Etymology
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Protestant (n., adj.)

as a noun, in the broadest sense, "member or adherent of a Christian body descended from the Reformation of the 16c. and repudiating papal authority," 1539, from German or French protestant, from Latin protestantem (nominative protestans), present participle of protestari (see protest (n.)).

Originally used of German princes and free cities who declared their dissent from ("protested") the decision of the Diet of Speyer (1529), which reversed the liberal terms allowed Lutherans in 1526.

When forced to make their choice between obedience to God and obedience to the Emperor, they were compelled to choose the former. [Thomas M. Lindsay, "A History of the Reformation," New York, 1910]

The word was taken up by the Lutherans in Germany (Swiss and French preferred Reformed). It became the general word for "adherents of the Reformation in Germany," then "member of any Western church outside the Roman (or Greek) communion;" a sense attested in English by 1553.

In the 17c., 'protestant' was primarily opposed to 'papist,' and thus accepted by English Churchmen generally; in more recent times, being generally opposed to 'Roman Catholic,' or ... to 'Catholic,' ... it is viewed with disfavour by those who lay stress on the claim of the Anglican Church to be equally Catholic with the Roman. [OED]

Often contemptuous shortened form Prot is from 1725, in Irish English. Related: Protestancy. Protestant (work) ethic (1926) is taken from Max Weber's work "Die protestantische Ethik und der 'Geist' des Kapitalismus" (1904). Protestant Reformation attested by 1680s.

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protestant (adj.)

"protesting, making a protest," by 1844, from French or directly from Latin protestantem, present participle of protestari "declare publicly, testify, protest" (see protest (n.)). Usually distinguished by pronunciation, if it is used at all, from Protestant.

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Prot (n.)

colloquial shortening of Protestant (n.), by 1725, used by Catholics, often contemptuous.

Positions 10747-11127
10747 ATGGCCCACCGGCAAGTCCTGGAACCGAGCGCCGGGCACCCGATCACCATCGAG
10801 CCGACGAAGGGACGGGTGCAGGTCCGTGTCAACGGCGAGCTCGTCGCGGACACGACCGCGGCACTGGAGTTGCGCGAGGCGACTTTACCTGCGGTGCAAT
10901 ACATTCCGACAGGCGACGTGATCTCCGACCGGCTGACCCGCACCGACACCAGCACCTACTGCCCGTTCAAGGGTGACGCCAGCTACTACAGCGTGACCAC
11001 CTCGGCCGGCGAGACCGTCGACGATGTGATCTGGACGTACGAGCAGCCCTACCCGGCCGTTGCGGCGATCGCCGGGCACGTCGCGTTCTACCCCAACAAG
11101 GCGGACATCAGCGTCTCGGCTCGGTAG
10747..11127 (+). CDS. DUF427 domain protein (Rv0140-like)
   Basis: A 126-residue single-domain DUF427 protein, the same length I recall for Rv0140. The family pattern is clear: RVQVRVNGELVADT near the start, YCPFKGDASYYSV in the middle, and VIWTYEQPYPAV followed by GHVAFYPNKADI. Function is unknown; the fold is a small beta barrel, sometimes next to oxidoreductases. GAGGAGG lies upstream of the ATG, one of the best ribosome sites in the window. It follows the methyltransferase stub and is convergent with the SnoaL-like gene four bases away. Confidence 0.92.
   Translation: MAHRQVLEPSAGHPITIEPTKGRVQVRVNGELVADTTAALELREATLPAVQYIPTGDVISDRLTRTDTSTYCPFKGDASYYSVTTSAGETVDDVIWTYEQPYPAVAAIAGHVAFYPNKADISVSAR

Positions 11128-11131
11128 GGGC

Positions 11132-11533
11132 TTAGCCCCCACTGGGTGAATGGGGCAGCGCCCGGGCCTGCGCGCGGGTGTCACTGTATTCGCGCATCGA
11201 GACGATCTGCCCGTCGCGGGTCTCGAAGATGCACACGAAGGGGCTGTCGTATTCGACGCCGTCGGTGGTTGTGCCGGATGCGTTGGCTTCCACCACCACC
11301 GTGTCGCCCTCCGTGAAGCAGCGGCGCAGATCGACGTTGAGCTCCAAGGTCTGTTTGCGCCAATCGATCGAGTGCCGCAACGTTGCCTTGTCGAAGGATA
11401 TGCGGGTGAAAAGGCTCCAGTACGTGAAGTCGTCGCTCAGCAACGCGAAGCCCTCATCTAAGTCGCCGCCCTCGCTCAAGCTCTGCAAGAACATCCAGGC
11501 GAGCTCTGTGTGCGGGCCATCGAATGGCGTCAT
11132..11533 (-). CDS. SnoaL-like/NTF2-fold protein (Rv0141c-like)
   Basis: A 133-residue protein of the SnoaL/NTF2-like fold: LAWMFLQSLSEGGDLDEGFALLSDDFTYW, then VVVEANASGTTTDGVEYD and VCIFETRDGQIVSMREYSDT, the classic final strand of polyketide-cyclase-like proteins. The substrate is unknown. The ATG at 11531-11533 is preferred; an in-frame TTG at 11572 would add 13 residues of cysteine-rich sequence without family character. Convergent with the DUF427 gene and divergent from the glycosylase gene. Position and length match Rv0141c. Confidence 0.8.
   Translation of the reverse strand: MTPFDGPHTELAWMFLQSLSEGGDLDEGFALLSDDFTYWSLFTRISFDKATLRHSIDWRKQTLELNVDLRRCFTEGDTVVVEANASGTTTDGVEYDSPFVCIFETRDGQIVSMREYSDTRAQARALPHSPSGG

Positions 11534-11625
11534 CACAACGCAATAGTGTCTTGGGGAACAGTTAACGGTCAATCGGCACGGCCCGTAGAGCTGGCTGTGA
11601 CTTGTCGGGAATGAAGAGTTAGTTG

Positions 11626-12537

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Protestantism (n.)

"state of being a Protestant; religious principles of Protestants," 1640s, from French protestantisme or else formed from Protestant + -ism. Meaning "Protestant Christians or churches" is from 1660s.

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WASP (n.)
acronym for White Anglo-Saxon Protestant, by 1955.
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Counter-reformation 

"the resurgence of the Catholic Church from mid-16c. to early 17c. in response to the Protestant Reformation," 1840, from counter- + Reformation.

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P.E. 

also PE, by 1956 as an abbreviation of physical education (see physical). Earlier it stood for Protestant Episcopal.

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Arminian (adj.)
1610s in reference to a Protestant sect, from Arminius, Latinized form of the name of James Harmensen (1560-1609), Dutch Protestant theologian who opposed Calvin, especially on the question of predestination. His ideas were denounced at the Synod of Dort, but nonetheless spread in the Reformed churches. As a noun from 1610s. Related: Arminianism.
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Zwinglian (adj.)
1532, after Ulrich Zwingli (1484-1531), Swiss Protestant reformer who revolted from the Roman communion in 1516 but who differed from Luther on theological points relating to the real presence in the Eucharist.
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eschaton (n.)
"divinely ordained climax of history," 1935, coined by Protestant theologian Charles Harold Dodd (1884-1973) from Greek eskhaton, neuter of eskhatos "last, furthest, uttermost" (see eschatology).
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